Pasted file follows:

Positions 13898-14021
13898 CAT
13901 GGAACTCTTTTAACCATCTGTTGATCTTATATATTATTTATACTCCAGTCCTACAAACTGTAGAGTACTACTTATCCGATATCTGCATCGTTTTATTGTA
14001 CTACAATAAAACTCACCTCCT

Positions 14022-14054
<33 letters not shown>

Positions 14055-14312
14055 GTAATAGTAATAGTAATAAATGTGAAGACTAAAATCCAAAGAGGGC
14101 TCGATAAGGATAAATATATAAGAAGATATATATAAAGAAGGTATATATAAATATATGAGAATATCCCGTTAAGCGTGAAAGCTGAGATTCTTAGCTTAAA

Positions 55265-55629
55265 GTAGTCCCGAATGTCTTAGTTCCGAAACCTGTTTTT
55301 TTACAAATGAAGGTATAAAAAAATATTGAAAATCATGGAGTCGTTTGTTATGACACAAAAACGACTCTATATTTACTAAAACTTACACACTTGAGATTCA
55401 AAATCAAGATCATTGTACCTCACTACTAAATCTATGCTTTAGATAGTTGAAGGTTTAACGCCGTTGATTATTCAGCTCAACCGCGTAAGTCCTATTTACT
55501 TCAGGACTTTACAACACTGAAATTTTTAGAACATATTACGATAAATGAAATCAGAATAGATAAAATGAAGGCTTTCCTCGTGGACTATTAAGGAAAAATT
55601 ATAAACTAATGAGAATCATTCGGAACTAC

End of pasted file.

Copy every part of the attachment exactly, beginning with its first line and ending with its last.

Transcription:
Positions 13898-14021
13898 CAT
13901 GGAACTCTTTTAACCATCTGTTGATCTTATATATTATTTATACTCCAGTCCTACAAACTGTAGAGTACTACTTATCCGATATCTGCATCGTTTTATTGTA
14001 CTACAATAAAACTCACCTCCT

Positions 14022-14054
<33 letters not shown>

Positions 14055-14312
14055 GTAATAGTAATAGTAATAAATGTGAAGACTAAAATCCAAAGAGGGC
14101 TCGATAAGGATAAATATATAAGAAGATATATATAAAGAAGGTATATATAAATATATGAGAATATCCCGTTAAGCGTGAAAGCTGAGATTCTTAGCTTAAA

Positions 55265-55629
55265 GTAGTCCCGAATGTCTTAGTTCCGAAACCTGTTTTT
55301 TTACAAATGAAGGTATAAAAAAATATTGAAAATCATGGAGTCGTTTGTTATGACACAAAAACGACTCTATATTTACTAAAACTTACACACTTGAGATTCA
55401 AAATCAAGATCATTGTACCTCACTACTAAATCTATGCTTTAGATAGTTGAAGGTTTAACGCCGTTGATTATTCAGCTCAACCGCGTAAGTCCTATTTACT
55501 TCAGGACTTTACAACACTGAAATTTTTAGAACATATTACGATAAATGAAATCAGAATAGATAAAATGAAGGCTTTCCTCGTGGACTATTAAGGAAAAATT
55601 ATAAACTAATGAGAATCATTCGGAACTAC